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I started typing up a question on transitioning from quantum to classical random walks on the line, with the punchline being along the lines of:

Are there models of decoherence for the quantum walk such that we can tune the walk to spread as $\Theta(t^k)$ for any $1/2 \leq k \leq 1$?

The question is tangentially related to cstheory because classical random walks are useful in algorithm design, and quantum random walks have proven useful for making a number of cool algorithms. Thus, it is important to understand the difference between quantum and classical random walks. Sometimes, the easiest way to do this is to consider toy models, such as walks on the line.

Further, I think there are enough quantum folks at cstheory that I might get a very good answer.

On the other hand, the question is clearly physics-y and would be of little interest to non-quantum cstheory members. The question would be more at home at Theoretical Physics.SE but unfortunately the site has not made it to beta, yet. I could try physics.SE but a look the question list suggests that that site lost its research focus, and this is a research level question. Also, I check cstheory all the time and enjoy the community, so I prefer to ask questions here.

Should I try asking this question and removing it if the community doesn't approve? Or is this question so clearly off-topic that by asking it I would be setting a bad example?

EDIT:

After 3 proceed comments, I posted the question:

Transitioning from quantum to classical random walks on the line

If you think there is a way I can improve the question or make it clearer/better motivated please suggest it here or in the comments of the question.

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I think that it is within the scope, just like questions in graph theory that are more mathematics than computer science but are more or less motivated by TCS. However, unlike graph theory, we cannot assume that everyone on this website knows how quantum walks are related to TCS. Therefore I think that a brief explanation of why they are related to TCS (or a link to an explanation) is desirable.

But take my words on this with a grain of salt, because I work in quantum computing and I may have a partial view about it.

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  • $\begingroup$ I am most worried about the 'decoherence' part. I've only ever seen it in the more physics-y papers and don't have a good reference on how decoherence would be important to TCS. Any suggestions? $\endgroup$ – Artem Kaznatcheev Aug 5 '11 at 1:30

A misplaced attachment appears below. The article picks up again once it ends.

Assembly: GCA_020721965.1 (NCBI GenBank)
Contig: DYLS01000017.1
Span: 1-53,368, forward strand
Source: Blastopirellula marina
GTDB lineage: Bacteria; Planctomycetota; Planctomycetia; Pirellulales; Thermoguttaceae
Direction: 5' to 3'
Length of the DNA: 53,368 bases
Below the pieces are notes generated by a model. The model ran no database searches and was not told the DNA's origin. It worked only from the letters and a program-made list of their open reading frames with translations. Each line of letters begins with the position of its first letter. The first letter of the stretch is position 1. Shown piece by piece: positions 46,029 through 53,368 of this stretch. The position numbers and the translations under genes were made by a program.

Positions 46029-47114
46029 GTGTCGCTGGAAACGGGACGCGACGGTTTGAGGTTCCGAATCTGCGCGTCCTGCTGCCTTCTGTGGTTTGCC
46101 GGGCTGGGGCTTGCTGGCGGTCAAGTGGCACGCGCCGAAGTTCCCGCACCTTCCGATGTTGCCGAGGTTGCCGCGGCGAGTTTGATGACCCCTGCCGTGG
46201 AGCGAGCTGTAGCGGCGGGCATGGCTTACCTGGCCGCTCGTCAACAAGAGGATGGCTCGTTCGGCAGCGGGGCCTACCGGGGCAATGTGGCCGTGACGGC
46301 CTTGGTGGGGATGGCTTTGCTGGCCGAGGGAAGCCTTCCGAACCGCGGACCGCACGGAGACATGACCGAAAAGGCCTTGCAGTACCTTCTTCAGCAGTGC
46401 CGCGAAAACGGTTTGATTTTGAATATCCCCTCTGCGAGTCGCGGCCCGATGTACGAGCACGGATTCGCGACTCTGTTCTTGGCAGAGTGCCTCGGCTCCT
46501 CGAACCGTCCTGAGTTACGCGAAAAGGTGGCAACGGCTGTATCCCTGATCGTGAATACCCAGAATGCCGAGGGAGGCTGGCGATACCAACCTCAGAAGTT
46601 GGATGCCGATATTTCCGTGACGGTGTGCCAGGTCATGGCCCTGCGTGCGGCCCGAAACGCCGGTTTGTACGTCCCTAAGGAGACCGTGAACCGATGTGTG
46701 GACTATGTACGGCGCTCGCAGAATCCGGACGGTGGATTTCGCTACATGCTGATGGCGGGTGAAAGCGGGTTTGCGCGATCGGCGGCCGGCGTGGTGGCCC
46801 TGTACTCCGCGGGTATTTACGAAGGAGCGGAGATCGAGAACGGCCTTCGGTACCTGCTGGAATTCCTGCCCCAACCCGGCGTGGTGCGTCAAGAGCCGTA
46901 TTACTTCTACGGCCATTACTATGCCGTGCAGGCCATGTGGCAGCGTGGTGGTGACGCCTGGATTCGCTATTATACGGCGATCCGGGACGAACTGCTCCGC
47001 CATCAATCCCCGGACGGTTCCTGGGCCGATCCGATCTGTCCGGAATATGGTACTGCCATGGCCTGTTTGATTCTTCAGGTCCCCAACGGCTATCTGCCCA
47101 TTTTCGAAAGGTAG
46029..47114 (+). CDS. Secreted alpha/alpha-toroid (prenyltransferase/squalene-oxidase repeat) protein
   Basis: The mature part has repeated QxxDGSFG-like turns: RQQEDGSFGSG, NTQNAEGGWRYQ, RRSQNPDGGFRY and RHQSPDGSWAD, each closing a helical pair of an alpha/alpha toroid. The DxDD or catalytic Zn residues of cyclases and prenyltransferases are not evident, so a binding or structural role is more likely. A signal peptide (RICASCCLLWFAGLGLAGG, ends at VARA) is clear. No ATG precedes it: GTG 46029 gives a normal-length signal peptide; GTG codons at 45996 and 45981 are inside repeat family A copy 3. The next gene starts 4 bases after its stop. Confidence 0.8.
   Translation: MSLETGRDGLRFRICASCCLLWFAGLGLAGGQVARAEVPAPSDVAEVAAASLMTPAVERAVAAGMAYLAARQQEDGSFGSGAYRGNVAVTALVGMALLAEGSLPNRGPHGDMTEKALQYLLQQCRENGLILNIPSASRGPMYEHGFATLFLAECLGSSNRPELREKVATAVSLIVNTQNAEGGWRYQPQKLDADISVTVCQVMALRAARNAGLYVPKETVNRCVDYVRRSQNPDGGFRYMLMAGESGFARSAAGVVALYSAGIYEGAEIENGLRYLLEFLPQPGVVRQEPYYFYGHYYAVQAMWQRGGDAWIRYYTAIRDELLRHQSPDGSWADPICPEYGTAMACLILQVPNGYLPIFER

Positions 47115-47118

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well, I asked a question on quantum walks before, and Joe Fitzsimons gave me a lot of help on it.

In my opinion, quantum walks is a very important paradigm for designing quantum algorithms (not only quantum query algotihms), and is definitely in scope. But, like Tsuyoshi, I also have a bias here.

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  • $\begingroup$ regarding your question, yes there are models of quantum walks that spread the way you want, and you don't need decoherence at all! $\endgroup$ – Marcos Villagra Aug 5 '11 at 0:17
  • $\begingroup$ "quantum walks is a very important paradigm for designing quantum algorithms (not only quantum query algotihms)" <<< haha, I guess I am the quantum query guy! Strangely enough, unlike most of my other questions, this one is not actually motivated by query complexity. Decoherence is really central to the question (so designing a graph in order to achieve the hitting time is not exactly what I am looking for), but that is not made clear in just the punchline. But I guess I should really ask the question before receiving a question on meta for it. $\endgroup$ – Artem Kaznatcheev Aug 5 '11 at 1:27
  • $\begingroup$ also, thanks for the precedent reference. I actually haven't read that question before. $\endgroup$ – Artem Kaznatcheev Aug 5 '11 at 1:33
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I would strongly encourage asking this question. I think quantum random walks are quite an interesting topic (and actually have a bit of application in "classical" embedding theory).

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